Straight shots

County rejects domestic partnership benefits for unmarried couples

Douglas Bednorz and his long time partner Kevin Archibald are denied benefits married couples take for granted.

Douglas Bednorz and his long time partner Kevin Archibald are denied benefits married couples take for granted.

Photo By Larry Dalton

Kevin Archibald and his partner, Douglas Bednorz, are in many ways a typical Sacramento couple.

They live in a modest house in Curtis Park, with two cars and two dogs. Like many Sacramentans, they work for the government—Sacramento County in this case. They have been together for more than 13 years and plan on spending the rest of their lives together.

“We live about as normal a life as you can imagine,” Bednorz said. “But the county doesn’t consider us normal.”

Sacramento County Board of Supervisors last week voted not to extend domestic partnership benefits to county workers like Archibald and Bednorz, weighing in on the conservative side of what has been a divisive national issue.

The vote came during closed-door negotiations with the Union of Public Employees, Local 1. The contract was overwhelmingly approved by county employees, but some voted against it specifically because it did not include a domestic partnership component.

“It was a decent contract. It’s light-years better than the old contract. But I just couldn’t bring myself to vote for it,” said Bednorz, who works in the county’s Public Guardian office.

The couple is angry that the county doesn’t afford the same benefits to unmarried couples, gay or straight, that are routinely given to married couples. “We’re not asking for anything special. This is something that everybody else takes for granted,” said Archibald, who works in the courthouse.

One such benefit is family leave in cases where a partner becomes ill or has a death or medical emergency in the family.

“God forbid, but if something were to happen to him, I wouldn’t even be able to take a day off,” said Bednorz, noting that family leave is extended to married couples but not to domestic partners.

The lack of domestic partnership benefits also means each of them is covered under separate health plans, even though both work for the county. The couple estimates that they could save about $128 a month if they were able to use the same medical insurance plan.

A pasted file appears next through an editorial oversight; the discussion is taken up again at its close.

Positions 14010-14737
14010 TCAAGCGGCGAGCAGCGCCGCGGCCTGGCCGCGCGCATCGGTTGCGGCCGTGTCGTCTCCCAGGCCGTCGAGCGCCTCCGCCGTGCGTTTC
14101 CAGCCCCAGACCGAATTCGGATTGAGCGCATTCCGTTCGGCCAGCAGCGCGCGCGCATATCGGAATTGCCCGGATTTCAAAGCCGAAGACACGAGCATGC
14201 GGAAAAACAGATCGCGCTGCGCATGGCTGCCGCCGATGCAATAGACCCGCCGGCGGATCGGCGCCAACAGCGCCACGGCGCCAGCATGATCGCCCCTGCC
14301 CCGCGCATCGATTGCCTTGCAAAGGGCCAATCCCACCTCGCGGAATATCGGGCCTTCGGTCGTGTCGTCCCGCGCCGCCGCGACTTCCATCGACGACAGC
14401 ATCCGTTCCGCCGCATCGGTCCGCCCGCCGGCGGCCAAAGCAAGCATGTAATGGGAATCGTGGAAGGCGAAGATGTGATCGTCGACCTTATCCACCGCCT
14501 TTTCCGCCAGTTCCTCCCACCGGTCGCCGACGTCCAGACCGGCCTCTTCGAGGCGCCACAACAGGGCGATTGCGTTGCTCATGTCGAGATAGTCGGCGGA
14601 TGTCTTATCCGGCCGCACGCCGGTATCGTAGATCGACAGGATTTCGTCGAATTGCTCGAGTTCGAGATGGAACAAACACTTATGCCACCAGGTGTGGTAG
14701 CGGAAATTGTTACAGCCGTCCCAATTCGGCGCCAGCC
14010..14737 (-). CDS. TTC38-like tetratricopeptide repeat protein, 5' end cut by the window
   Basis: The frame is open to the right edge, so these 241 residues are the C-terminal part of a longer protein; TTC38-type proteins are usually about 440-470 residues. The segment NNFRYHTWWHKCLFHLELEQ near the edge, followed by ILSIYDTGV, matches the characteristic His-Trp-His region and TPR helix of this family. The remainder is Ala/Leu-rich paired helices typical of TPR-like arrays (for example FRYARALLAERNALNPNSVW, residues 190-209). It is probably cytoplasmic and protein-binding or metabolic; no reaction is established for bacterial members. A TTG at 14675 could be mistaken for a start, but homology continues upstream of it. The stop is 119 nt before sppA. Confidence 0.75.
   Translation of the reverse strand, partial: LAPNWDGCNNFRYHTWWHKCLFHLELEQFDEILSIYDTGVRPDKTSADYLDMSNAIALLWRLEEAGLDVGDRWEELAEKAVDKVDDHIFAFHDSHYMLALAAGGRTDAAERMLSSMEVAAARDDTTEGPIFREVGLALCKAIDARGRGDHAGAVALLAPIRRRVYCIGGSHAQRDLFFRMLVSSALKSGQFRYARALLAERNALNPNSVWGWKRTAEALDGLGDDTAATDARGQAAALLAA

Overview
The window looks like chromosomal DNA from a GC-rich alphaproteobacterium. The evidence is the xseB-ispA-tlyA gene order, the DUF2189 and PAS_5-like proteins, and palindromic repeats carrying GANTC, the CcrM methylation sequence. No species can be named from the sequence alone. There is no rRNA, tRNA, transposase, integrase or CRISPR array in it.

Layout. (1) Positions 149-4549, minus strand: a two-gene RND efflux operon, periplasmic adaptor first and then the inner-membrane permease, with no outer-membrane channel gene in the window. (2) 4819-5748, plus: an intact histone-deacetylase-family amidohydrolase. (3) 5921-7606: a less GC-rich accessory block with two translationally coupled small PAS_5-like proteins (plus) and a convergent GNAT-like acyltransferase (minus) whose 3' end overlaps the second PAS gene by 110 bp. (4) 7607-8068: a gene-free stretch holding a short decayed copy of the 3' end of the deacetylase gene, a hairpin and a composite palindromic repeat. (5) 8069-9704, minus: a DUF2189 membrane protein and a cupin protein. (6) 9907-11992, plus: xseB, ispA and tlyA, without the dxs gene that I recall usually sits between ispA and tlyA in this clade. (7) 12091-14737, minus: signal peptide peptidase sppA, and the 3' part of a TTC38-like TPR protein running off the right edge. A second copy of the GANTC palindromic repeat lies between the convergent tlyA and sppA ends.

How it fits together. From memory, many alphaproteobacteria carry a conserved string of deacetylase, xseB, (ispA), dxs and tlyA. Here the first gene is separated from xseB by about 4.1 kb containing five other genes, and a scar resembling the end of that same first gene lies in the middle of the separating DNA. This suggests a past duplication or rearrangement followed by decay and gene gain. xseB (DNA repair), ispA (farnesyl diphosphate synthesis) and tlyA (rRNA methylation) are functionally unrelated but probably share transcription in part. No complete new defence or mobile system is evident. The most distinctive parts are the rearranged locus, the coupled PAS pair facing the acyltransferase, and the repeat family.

By rejecting the proposal, the county has fallen behind the private sector and other governments, which have increasingly offered domestic partnership benefits to employees.

The City of Sacramento has kept a domestic partner registry since 1992, and has offered medical benefits to domestic partners since 1998. The State of California began offering medical benefits to domestic partners of the same sex in January of this year, and legislation on family leave is being introduced next month.

The Board of Supervisors vote was split 3-2 on the issue, with supervisors Illa Collin and Roger Dickinson supporting domestic partner benefits and supervisors Don Nottoli, Muriel Johnson and Roger Niello voting against them.

“Only Dickinson and myself have championed domestic partnership benefits. We have always had two votes for this issue, and three against,” said Collin. She added that representatives from the suburban 3rd, 4th and 5th districts have always been opposed, whereas the 1st and 2nd, which include the city of Sacramento, have always been more progressive on the issue.

Dickinson said he was not allowed to go into details of what was discussed in the negotiations, but said that the reasons given for the three no votes ranged from moral reasons to the increased costs.

“I find our failure to extend domestic partnership benefits extremely disappointing,” Dickinson said. He added that many corporations in the region do offer such benefits, and that as the county struggles to hire and hold onto quality employees, the lack of such benefits will mean the county loses out to the private sector.

But beyond such practical considerations, Dickinson said it is an issue of fairness.

“Given the reality of relationships that exist in our community today, it seems simply appropriate to extend such benefits as a matter of equity.”

None of the three supervisors who voted against the proposal were available for comment, despite repeated phone calls. But their moral and monetary concerns just don’t wash with Serra Mentessi, who works in the executive office of the Sacramento County Superior Court.

“In today’s world, it’s just absurd that people can impose their moral boundaries on me. It feels like we’re being punished financially for being gay,” said Mentessi, who has been with her partner Jennifer for four years. She said the couple is planning to raise a child one day.

“We’re in it for the long haul,” Mentessi said, “just like any other couple.”

Mentessi was also one of the few who voted against the new union contract. Ironically, she says that being gay has never been an issue at work. She’s open about her relationship, she gets along great with her boss and likes her job.

“I’m not upset with the union or even with the county,” she said. “I’m just angry at the three supervisors who decided that my family was not a family.”